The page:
As U.S. debt as a percentage of GDP hovers at levels not seen since World War II, concerns are growing that the American economy is susceptible to a debt crisis in the near future.
Here's why people are worried: If interest rates return to normal levels of around 5% as the U.S debt approaches $20 trillion, then servicing that debt each year will cost taxpayers $1 trillion.
Does anyone think that the Federal Reserve, as the enabler of all this debt, will be in any rush to raise interest rates?
Following Europe's example, the U.S. debt-to-GDP ratio hit 105.6% in 2013, a perilous level that has long-term repercussions for the world's largest economy, according to Standard & Poor's. By 2016, right around the time that Hillary Clinton will be running in earnest to be president, the ratio will likely hit a staggering 111%.
But how much debt is too much debt? And what are the pitfalls facing the United States in the future? Both questions remain hotly contested among economists, despite a wide acceptance of a "tipping point" theory both by politicians and ordinary Americans.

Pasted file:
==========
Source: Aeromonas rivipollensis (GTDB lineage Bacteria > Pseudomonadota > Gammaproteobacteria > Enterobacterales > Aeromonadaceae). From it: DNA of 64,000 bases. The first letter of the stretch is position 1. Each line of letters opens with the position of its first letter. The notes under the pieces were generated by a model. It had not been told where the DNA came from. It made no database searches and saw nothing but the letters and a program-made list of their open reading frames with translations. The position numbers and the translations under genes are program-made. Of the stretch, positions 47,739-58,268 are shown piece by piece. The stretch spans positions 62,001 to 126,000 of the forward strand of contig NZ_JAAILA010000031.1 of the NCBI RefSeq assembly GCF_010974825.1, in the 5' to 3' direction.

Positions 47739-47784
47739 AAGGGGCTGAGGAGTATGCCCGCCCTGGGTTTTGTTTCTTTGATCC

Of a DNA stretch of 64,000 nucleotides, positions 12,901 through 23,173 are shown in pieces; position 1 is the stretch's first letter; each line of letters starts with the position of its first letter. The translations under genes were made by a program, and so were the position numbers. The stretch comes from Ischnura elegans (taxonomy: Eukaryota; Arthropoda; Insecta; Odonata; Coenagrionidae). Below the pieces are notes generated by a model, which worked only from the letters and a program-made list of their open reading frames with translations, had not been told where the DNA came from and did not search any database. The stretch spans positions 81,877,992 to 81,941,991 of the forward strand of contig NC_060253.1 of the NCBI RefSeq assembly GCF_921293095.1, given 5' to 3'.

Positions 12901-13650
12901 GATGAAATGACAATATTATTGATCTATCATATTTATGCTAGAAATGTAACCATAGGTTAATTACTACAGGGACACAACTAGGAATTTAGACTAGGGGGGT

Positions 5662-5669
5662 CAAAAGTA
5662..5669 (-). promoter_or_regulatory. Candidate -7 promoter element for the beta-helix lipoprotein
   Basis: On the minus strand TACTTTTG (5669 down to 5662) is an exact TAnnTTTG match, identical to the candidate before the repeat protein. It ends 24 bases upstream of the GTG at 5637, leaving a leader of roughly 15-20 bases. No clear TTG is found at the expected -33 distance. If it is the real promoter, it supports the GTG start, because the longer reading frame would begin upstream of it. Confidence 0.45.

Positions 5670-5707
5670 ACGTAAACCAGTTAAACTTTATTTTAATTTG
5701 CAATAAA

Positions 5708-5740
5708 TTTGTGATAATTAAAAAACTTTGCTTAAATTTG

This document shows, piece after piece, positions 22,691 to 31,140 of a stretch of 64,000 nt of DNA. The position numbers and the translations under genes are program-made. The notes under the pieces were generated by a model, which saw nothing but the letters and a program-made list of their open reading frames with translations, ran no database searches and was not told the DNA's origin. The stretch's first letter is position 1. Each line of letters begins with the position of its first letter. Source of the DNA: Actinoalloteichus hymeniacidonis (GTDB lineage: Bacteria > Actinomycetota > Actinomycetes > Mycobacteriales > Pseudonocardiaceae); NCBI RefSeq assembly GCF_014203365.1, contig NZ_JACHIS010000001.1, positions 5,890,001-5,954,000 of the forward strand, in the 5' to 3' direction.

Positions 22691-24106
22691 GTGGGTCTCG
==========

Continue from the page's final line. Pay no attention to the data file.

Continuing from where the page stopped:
Reaching a debt tipping point means that U.S. economic growth would remain substantially weaker than historical norms. That could lead to other dire economic consequences, such as inflationary pressures and a weak dollar.
With the U.S. borrowing $3 trillion in 2013 to service existing debt, it's important to examine what a high debt-to-GDP ratio means to the U.S. economy, and, more importantly, your money.
U.S. Debt: Â The March to $20 Trillion
With a debt-to-GDP ratio above 100%, the United States still Â maintains an AA+ credit rating following its first global downgrade in August Â 2011. But concerns about huge deficits and increasing borrowing levels have the Â potential to put any credit rating in jeopardy, even one for an economy that Â owns its own printing press and isn't afraid to use it.
This year, the U.S. Â will run a budget deficit close to $850 billion, while it requires another $1.2 Â trillion in net-borrowing (the difference between new debt issued and debts Â retired) to service and retire maturing debt.
Whether such outrageous Â levels of debt will lead to a funding crisis is the subject of steep policy debate Â among leading economists.